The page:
Now my Bupa training plan reckons I should have done 4 runs this week and one cross train. I’m on track to do 4 runs, a swim and a bike including my Tuesday off. I’m looking to make sure that I get a weights session in at some point as well for a little conditioning but as usual I’m conscious not to over train at this early stage in my fitness antics.

Winter really is putting a dampener on things and at some point I’d like to be getting out on the flood route in Usk to get some hills and mileage in but it’s never light. Solstice on the 22nd and then things should be looking up, or cold. One of the two, probably both actually. I’m actually now off work until New Year so I can probably pick up swimming, biking and running for further distances up until that point. I’ve also just finished reading the Brownlee Brothers book: “Swim, Bike, Run”. Inspirational to say the least but they’ve had the perfect upbringing for it. Something makes me wish I’d kept at swimming lessons a little longer than the point where you pick up a brick in your pajamas. Maybe it would of been nice to show some interest in anything other than technology when I was younger as well. Something very clear to me is that they the time they put into Triathlon is beyond what I ever could, especially whilst holding a full time job. Alistair gets in at least 6-7 hours of Swimming a week and between 7-10 hours running. I’m not even close to either of those at the moment and would probably be looking at building up to 10 hours of training a week collectively across the three disciplines.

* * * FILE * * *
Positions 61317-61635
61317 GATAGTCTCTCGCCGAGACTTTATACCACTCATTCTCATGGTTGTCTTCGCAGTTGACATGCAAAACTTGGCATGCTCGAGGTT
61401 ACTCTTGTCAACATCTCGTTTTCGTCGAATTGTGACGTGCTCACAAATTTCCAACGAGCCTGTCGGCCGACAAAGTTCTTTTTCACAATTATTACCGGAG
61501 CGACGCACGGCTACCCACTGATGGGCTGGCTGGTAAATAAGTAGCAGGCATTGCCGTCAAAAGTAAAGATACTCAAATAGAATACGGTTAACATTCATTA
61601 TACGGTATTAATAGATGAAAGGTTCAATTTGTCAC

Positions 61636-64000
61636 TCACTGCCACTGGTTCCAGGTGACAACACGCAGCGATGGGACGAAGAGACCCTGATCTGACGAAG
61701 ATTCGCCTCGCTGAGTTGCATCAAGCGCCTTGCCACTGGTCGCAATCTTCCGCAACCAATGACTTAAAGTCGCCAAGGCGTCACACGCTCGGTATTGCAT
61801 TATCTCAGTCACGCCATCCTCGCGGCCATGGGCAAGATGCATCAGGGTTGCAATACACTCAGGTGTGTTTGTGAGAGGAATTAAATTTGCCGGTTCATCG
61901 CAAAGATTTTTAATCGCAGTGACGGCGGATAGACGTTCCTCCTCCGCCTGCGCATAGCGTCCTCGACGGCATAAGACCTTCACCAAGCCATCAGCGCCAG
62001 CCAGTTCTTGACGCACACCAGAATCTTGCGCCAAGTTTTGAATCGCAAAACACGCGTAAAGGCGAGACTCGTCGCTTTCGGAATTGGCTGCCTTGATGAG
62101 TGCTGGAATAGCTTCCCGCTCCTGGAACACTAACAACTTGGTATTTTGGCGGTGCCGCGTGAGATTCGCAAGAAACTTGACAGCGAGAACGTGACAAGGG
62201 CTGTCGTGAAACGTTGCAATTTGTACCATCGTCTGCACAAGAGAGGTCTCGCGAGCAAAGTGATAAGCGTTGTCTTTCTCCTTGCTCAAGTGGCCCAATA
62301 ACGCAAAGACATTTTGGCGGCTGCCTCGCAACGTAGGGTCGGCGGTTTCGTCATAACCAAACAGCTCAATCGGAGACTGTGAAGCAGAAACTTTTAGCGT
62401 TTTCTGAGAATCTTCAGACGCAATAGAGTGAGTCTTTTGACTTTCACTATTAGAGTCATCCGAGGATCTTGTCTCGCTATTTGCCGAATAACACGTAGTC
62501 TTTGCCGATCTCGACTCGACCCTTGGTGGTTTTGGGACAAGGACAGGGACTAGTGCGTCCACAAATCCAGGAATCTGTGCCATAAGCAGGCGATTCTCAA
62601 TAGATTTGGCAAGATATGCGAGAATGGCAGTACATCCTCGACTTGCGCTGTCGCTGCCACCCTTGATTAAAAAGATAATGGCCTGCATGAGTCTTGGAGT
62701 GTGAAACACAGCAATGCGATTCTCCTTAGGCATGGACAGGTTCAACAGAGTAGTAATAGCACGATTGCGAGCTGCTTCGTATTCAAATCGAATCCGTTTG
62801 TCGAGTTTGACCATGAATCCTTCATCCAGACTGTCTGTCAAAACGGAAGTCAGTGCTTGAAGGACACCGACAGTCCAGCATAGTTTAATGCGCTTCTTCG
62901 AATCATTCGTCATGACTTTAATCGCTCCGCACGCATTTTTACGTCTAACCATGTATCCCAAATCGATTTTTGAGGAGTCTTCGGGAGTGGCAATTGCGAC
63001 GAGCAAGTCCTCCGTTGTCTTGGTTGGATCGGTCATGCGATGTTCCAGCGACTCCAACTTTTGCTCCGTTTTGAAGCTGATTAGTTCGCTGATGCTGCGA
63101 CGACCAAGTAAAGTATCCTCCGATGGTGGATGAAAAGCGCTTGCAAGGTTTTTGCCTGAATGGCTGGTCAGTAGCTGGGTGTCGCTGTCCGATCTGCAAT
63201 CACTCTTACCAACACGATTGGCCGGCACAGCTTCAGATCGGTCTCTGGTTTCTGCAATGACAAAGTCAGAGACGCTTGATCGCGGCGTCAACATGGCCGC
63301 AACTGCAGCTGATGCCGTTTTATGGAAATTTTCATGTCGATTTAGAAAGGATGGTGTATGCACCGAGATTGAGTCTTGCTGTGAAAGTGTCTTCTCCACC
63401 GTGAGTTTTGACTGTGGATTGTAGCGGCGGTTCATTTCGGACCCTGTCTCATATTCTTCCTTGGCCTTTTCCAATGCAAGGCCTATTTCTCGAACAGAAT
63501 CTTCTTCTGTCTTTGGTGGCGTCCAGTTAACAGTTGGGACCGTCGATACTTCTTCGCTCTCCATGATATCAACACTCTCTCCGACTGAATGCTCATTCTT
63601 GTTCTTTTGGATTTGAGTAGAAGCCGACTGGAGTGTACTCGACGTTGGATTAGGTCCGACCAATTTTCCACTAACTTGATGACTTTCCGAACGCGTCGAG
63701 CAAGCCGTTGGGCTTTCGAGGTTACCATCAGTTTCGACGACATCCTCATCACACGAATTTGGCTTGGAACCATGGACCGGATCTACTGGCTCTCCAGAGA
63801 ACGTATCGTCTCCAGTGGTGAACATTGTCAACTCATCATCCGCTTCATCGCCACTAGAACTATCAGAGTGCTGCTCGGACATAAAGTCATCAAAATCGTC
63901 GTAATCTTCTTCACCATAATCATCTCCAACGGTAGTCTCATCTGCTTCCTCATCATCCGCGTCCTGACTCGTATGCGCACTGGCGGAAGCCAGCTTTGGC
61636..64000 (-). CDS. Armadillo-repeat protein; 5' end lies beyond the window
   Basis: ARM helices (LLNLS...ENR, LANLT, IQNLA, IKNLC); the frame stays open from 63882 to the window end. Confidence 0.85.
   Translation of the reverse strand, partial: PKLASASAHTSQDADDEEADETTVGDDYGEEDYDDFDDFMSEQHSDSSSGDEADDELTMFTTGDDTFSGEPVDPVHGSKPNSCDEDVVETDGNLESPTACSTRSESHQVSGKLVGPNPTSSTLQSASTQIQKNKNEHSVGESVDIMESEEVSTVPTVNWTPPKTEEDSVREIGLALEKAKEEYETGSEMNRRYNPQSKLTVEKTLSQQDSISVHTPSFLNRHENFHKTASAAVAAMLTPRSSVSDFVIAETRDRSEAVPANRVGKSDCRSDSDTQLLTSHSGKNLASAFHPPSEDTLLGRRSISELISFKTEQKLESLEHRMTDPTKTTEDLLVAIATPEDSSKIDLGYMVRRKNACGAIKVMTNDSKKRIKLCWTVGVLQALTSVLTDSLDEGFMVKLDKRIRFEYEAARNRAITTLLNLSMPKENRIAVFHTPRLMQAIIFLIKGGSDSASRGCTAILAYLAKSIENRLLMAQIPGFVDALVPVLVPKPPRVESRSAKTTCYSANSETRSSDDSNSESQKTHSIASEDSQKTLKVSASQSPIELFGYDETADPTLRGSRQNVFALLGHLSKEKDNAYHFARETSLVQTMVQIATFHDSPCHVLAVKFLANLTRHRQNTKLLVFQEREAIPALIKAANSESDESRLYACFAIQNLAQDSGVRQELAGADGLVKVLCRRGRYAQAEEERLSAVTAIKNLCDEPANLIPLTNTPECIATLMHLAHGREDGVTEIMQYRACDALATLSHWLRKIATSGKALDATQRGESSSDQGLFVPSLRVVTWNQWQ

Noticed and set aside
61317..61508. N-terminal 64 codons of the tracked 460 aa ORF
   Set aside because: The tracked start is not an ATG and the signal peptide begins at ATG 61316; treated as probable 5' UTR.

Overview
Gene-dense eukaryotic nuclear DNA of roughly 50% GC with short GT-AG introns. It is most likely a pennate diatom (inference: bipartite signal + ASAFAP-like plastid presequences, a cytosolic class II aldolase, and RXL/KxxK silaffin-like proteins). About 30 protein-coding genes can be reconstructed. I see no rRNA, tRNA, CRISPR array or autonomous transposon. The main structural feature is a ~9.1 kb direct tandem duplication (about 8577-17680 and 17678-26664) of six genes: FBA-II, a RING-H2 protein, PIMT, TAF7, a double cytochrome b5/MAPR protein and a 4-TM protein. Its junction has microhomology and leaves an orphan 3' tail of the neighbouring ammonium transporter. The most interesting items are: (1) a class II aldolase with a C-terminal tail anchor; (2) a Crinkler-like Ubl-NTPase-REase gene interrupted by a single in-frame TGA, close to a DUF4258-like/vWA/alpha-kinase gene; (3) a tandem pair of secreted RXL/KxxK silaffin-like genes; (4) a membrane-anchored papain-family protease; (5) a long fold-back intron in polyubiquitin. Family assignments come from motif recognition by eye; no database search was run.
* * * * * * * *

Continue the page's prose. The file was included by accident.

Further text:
Anyway looking forward to the Newport Half!

10km Progress and Plan

So it’s safe to say my distance running is at its best ever at the moment but I am by no means content with it. I’ve managed to sink my 10 kilometer time down each time I’ve ran it which is currently about once a month.

Run-10K

 

Soon I intend to start following a plan of some sorts probably adapted from one of the triathlon magazine websites such as 220 so that I can build a good fitness level, exceeding that of the requirements for sprint distance triathlon. Perhaps aim for Olympic level fitness by end of next season ready to dive right in for 2017. I don’t think there is a 1 size fits all type plan out of the ones I’ve seen as they seem to be for people who have the exact same routine 365 days a year.

Table10k

One thing I do need to take from these plans and more experienced runners/swimmers/cyclists is drills and proper training. There is a habit of, swim the distance, run the distance, cycle the distance, then go a bit further in the hope I can replicate all three on race day. It’s working for getting fitter at the moment but I’m told drills will boost my speed. It never occurred to me that swimming 5 sets of 100m with 20s rest periods would be helpful. Also every time I go out for a 5 or 10 kilometre run I tend to be pushing for personal bests.